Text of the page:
Are you interested in obtaining inexpensive, solar-powered air purifiers for your home? Look no further than your favorite florist or plant nursery. Research done by NASA has proven that some houseplants are powerful air cleaners; certain plants can clean up to as much as 87% of pollutants from the air within a day. Using one plant per one hundred square feet is all that is needed to cleanse indoor air of toxins like benzene, formaldehyde, and trichloroethylene, ammonia, and toluene. These chemicals are emitted into the air from household cleaners, paints, varnishes, plastics, building materials, cigarette smoke, cosmetics, aerosol sprays, and other common items in the household. New construction is even more likely to hold these pollutants, contributing to a phenomenon called sick building syndrome. These pollutants can cause allergies, headaches, eye irritation, and cancer in humans. Since we spend 70% to 90% of our time indoors it is important that air quality is top notch. Plants are a beautiful, inexpensive way to do this. Here are some of the best easy-to-grow plants that are also powerful air purifiers.
Peace lily, Spathiphyllum cochlearispathum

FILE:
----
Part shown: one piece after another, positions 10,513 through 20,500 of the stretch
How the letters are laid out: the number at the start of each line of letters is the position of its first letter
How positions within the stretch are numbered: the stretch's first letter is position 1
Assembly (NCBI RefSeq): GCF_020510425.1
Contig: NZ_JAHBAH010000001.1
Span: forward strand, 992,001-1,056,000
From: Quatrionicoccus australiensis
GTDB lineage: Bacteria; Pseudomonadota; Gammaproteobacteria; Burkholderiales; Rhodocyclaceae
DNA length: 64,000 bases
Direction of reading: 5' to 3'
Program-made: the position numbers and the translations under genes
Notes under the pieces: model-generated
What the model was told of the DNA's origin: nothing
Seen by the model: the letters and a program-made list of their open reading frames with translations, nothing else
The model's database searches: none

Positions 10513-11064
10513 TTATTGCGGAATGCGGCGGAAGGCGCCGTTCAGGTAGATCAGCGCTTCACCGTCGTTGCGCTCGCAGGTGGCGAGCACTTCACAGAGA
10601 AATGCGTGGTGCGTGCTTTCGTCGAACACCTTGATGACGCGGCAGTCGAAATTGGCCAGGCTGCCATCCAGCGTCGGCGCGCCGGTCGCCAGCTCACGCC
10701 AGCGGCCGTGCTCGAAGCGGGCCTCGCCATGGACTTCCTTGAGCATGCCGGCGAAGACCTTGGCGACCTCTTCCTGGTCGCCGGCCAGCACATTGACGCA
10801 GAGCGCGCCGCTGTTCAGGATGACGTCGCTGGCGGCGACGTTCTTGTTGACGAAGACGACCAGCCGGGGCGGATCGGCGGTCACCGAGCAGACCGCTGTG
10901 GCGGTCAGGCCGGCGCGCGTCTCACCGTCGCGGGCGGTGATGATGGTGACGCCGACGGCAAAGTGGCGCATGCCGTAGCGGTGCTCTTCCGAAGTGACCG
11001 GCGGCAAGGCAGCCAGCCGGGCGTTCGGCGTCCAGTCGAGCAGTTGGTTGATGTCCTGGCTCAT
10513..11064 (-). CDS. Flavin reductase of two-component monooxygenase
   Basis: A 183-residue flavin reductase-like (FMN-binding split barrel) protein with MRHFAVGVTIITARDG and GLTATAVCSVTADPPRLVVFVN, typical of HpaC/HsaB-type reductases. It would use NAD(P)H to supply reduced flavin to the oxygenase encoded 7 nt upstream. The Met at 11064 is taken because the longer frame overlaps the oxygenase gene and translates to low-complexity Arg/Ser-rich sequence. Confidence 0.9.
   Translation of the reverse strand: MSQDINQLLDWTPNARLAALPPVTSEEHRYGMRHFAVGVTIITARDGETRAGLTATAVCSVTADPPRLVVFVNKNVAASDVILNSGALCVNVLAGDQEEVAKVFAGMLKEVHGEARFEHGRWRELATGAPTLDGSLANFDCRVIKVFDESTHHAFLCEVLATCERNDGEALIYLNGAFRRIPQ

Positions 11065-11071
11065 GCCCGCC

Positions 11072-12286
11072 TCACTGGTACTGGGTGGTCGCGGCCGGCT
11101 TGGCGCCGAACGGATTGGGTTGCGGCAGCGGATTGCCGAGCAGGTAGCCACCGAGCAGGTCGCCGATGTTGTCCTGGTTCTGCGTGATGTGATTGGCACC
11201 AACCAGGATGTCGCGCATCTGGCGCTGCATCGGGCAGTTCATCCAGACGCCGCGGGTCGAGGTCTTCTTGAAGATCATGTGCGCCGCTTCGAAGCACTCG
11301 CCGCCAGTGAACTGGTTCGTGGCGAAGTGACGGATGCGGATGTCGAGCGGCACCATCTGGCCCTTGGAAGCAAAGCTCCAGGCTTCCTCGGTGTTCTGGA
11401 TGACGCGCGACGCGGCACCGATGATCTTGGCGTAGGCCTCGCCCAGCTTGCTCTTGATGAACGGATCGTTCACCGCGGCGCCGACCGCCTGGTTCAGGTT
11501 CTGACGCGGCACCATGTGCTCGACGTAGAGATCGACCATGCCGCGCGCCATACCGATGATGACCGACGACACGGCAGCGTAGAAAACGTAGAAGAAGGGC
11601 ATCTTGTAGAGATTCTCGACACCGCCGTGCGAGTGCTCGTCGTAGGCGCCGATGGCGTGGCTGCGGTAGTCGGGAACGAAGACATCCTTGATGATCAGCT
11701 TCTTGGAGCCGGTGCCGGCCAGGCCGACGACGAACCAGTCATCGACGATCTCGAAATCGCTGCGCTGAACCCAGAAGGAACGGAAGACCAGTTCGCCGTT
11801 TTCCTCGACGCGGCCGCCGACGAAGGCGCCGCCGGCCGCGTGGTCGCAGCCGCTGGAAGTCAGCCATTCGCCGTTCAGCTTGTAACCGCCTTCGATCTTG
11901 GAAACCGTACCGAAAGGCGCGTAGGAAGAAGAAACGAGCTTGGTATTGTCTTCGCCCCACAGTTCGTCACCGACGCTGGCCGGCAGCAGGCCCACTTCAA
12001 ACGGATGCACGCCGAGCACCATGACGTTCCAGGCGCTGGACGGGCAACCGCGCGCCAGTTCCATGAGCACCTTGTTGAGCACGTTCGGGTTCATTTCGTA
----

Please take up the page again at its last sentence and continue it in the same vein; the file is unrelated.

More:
Photo via: Dick Culbert (Flickr)
The peace lily is a popular houseplant featuring dark green, shiny, lance-shaped leaves and white flowers. The actual flowers are on a yellow spadix surrounded by a white spathe. Peace lilies reach between one and three feet tall. They will tolerate low light although they prefer bright light and they require moist but not soggy soil. Peace lilies filter benzene, trichloroethylene, ammonia, xylene, and toluene.
Dracaena deremensis ‘Warneckii’
Dracaena deremensis ‘Lemon Lime’
Photo via: Maja Dumat (Flickr)
There are many types of dracaenas and many are popular houseplants, but the ‘Warneckii’ cultivar has been tested in NASA’s clean air study and has been proven to remove benzene and trichloroethylene from the air. This plant features long, slender striped leaves. Dracaena deremensis ‘Lemon Lime’ is especially striking with yellow and green striped leaves, and likely has the same purifying properties as ‘Warnecki.’
Florist’s mum, Chrysanthemum morifolium
Photo via: Takashi Hososhima (Flickr)
The colorful florist’s mum does more than merely decorate your home; it is one of the strongest indoor air purifying plants that you will find. This plant cleaned the air of all three pollutants that NASA tested for: benzene, formaldehyde, and trichloroethylene. It also filters out ammonia, xylene, and toluene. The florist’s mum needs bright light and plenty of water. It also benefits from fertilizer while in bloom. It may be difficult to get these plants to bloom again, but they can be planted outdoors when they are finished flowering inside.
Golden Pothos, Epipremnum aureus
You have likely seen golden pothos in many a home, and for good reason: it is beautiful and easy to care for. The gold-streaked green leaves cascade from hanging baskets or pots, giving life to austere offices and combatting sick building syndrome. Golden pothos is especially good at absorbing formaldehyde. It is very easy to take cuttings from golden pothos, root them in water, and share them with friends.